Getting a good night’s sleep is important for your overall health and well-being. Importantly, it is also closely related to your eye health. Your eyes are among the most crucial organs in your body, but they need help in many ways. For one, they need adequate rest to function.
Sleep is crucial for maintaining good eye health. During sleep, your body performs processes that help repair and regenerate tissues, including the eyes. Your eyes are constantly lubricated and hydrated during sleep. Your body produces tears more slowly while you sleep to help conserve moisture. It helps prevent irritation and dryness.
Sleep lets your eyes recover from the strain of daily activities, such as screen time and reading. Lack of sleep can cause eye problems like dry eyes, eyestrain, and even vision loss.
Glaucoma can damage the optic nerve and lead to vision loss. Lack of sleep can lead to its development. Eye pressure decreases during sleep and allows better blood flow to the optic nerve. Lack of adequate sleep causes eye pressure to remain elevated, allowing it to damage the optic nerve over time.
Sleep apnea is a sleep disorder that causes breathing to stop and start during sleep. These breathing interruptions can reduce the amount of oxygen that reaches the body, including the eyes.
It significantly impacts eye health as it can lead to a condition called papilledema, the swelling of the optic nerve. It can cause vision problems and even blindness if left untreated. Sleep apnea can also lead to the development of eye conditions like glaucoma and dry eyes.
Decreased oxygen levels associated with sleep apnea can lead to changes in the optic nerve and increased pressure in the eye, which are risk factors for the development of glaucoma. Breathing in and out through the mouth during sleep can lead to dry eye syndrome due to lack of moisture in the eye.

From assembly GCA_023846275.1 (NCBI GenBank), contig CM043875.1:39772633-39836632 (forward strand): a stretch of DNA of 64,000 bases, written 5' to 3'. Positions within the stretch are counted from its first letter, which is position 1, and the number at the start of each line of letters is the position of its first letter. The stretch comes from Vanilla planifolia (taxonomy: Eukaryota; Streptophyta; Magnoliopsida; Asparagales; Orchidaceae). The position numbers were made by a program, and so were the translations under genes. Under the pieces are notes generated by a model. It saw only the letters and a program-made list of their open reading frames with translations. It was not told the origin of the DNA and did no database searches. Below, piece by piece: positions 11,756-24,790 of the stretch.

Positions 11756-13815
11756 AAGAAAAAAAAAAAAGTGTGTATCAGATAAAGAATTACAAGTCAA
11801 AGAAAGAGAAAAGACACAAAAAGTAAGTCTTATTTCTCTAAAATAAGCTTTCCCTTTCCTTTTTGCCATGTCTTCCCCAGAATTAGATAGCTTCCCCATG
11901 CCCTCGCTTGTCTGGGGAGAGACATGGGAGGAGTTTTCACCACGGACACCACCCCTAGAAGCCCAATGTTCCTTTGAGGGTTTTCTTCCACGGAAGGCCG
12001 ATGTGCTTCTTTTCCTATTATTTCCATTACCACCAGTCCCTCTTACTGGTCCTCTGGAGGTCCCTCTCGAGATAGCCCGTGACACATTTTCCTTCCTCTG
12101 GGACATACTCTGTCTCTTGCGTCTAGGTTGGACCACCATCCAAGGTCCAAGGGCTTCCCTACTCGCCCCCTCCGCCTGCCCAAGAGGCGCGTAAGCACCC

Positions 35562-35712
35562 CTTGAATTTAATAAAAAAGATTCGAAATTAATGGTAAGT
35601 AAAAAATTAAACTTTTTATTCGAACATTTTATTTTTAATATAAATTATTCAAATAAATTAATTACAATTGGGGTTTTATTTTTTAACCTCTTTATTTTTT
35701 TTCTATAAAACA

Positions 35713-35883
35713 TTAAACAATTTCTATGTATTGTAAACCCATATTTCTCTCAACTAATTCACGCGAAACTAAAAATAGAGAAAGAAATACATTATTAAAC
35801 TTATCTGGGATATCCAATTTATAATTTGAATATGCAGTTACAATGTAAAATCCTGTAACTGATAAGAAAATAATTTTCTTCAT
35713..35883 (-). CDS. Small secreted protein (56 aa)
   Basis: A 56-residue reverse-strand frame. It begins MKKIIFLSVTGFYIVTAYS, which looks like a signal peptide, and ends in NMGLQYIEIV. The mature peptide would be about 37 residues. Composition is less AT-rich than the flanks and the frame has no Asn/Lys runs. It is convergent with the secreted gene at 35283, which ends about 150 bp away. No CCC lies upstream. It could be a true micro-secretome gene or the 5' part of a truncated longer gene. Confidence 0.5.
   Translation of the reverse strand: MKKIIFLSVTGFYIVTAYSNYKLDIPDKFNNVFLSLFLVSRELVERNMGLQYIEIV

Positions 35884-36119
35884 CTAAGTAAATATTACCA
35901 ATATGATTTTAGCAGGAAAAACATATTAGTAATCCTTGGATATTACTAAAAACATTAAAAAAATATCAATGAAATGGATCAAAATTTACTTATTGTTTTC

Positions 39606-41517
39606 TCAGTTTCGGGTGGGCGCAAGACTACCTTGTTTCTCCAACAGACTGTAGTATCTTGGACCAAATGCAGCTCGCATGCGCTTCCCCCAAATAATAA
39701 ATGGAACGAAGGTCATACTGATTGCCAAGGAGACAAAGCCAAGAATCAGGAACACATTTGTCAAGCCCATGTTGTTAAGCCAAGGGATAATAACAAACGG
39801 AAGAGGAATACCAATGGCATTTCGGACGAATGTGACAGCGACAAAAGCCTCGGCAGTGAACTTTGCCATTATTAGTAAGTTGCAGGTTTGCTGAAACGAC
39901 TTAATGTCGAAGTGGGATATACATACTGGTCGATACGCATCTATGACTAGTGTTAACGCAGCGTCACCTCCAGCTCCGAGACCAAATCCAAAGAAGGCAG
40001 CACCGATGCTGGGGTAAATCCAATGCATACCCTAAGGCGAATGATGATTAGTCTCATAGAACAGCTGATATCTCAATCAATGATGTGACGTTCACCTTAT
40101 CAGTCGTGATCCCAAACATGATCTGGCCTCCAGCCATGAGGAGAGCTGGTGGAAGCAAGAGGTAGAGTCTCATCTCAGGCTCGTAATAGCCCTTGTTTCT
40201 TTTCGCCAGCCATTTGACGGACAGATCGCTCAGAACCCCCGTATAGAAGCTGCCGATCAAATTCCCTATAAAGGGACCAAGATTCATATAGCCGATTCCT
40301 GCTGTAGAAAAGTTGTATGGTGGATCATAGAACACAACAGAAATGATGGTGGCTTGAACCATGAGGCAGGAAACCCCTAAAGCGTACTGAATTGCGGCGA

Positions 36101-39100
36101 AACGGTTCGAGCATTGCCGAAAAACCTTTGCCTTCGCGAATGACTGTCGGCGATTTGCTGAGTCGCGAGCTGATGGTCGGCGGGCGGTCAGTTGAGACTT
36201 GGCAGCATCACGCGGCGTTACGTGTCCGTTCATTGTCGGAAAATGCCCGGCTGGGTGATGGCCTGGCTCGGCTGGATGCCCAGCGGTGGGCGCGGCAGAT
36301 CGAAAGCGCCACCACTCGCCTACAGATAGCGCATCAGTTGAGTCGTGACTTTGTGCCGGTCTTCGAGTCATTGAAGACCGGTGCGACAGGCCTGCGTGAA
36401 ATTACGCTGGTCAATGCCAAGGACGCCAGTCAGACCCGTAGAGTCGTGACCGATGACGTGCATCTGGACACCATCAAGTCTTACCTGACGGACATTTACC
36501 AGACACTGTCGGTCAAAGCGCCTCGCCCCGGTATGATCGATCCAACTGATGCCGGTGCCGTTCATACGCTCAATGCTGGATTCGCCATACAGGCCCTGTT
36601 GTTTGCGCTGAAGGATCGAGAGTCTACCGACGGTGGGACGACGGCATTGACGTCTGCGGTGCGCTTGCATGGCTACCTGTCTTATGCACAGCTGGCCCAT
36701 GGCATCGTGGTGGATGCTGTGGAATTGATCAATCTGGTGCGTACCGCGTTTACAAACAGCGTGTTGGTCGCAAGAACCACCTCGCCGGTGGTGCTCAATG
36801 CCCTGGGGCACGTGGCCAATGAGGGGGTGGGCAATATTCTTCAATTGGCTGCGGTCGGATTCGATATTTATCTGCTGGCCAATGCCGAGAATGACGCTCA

Getting enough sleep helps promote the health of your eyes. Try to follow a regular sleep schedule. You can do so by going to bed and waking up at the exact time daily. It will help control your body’s inner clock and improve sleep quality.
Limit your screen time, as blue light can disrupt sleep patterns and cause eyestrain. Try to reduce your usage of digital devices or screens before bedtime and use blue light filters on your devices.
Your lifestyle and age can determine the amount of sleep you need. Adults need eight hours of sleep every night. Teenagers need nine to 10 hours, and younger children require even more. However, individual needs may vary. Some people may require more or less sleep to feel rested. Hence, it is ideal to understand yourself and get the quality of sleep you need.
For more about sleep and eye health, visit Studio Optix at our office in New York, New York. Call (212) 765-4444 to book an appointment today.